As was pointed out in a comment, the "reverse thrust" of the Beta range, which is used to slow the aircraft on landing and which certainly can do disastrous things if deployed inadvertently in-flight, is a matter of propeller angle and not the direction of rotation of the engine. If it is running, the turbine engine is going to turn one way and that way only; all sorts of things wouldn't work right to try to run it turning it backwards.
The place where a prop and engine might try to go backwards is with a shut-down engine and a feathered prop. If the engine isn't running, then the lubricating oil that normally keeps moving parts lubricated and cool, isn't being supplied, and it's important that there NOT be any movement. With the prop in the "feather" position, it's generating a slight force to turn the engine the "wrong" way, and on the system I'm familiar with, we had a "prop brake" that would hold the prop stationary at that point. If you took the blade angle out of feather, then the brake would allow the propeller to turn the "right" way -- as in a restart attempt.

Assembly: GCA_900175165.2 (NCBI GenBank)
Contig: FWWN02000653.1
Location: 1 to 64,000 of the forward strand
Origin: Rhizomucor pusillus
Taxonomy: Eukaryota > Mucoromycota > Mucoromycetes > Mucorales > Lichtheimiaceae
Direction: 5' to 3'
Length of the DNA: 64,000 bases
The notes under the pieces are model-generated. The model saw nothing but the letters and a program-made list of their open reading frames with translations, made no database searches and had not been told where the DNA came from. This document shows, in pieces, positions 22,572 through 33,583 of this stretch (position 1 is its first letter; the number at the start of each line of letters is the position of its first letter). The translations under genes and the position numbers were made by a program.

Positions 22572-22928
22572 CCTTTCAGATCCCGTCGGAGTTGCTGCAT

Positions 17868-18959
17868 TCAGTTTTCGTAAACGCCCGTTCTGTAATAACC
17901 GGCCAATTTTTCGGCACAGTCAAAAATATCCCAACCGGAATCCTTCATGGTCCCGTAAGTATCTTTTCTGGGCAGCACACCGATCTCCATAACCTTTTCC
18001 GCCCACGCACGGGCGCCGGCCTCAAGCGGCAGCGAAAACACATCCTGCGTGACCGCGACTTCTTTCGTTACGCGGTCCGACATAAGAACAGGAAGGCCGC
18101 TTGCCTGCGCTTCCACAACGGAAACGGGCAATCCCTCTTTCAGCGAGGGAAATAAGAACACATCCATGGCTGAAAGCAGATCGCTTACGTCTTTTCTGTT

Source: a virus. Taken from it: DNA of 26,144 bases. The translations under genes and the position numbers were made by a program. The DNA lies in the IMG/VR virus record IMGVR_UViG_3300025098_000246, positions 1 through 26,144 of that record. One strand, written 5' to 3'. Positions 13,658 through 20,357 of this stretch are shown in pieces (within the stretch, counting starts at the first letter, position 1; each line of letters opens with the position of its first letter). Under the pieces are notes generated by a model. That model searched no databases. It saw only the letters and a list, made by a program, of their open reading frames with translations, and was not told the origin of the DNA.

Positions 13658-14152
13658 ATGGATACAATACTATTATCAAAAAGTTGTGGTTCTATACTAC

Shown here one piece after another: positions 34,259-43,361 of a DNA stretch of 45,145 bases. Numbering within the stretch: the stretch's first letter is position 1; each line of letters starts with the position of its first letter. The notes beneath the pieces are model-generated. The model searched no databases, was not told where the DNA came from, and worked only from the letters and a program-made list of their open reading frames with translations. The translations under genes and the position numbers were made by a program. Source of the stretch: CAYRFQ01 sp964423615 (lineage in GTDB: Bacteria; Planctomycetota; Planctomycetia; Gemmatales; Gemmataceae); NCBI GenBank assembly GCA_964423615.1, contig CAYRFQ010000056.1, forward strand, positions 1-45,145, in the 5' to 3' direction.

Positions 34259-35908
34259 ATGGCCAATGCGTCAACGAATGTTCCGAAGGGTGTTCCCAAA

So to directly answer the question as asked, yes you can find turboprop engines with a system to prevent them from rotating the wrong way. But the reason for this has to do with preventing unwanted (unlubricated) rotation after an in-flight shutdown, rather than anything related to reverse thrust.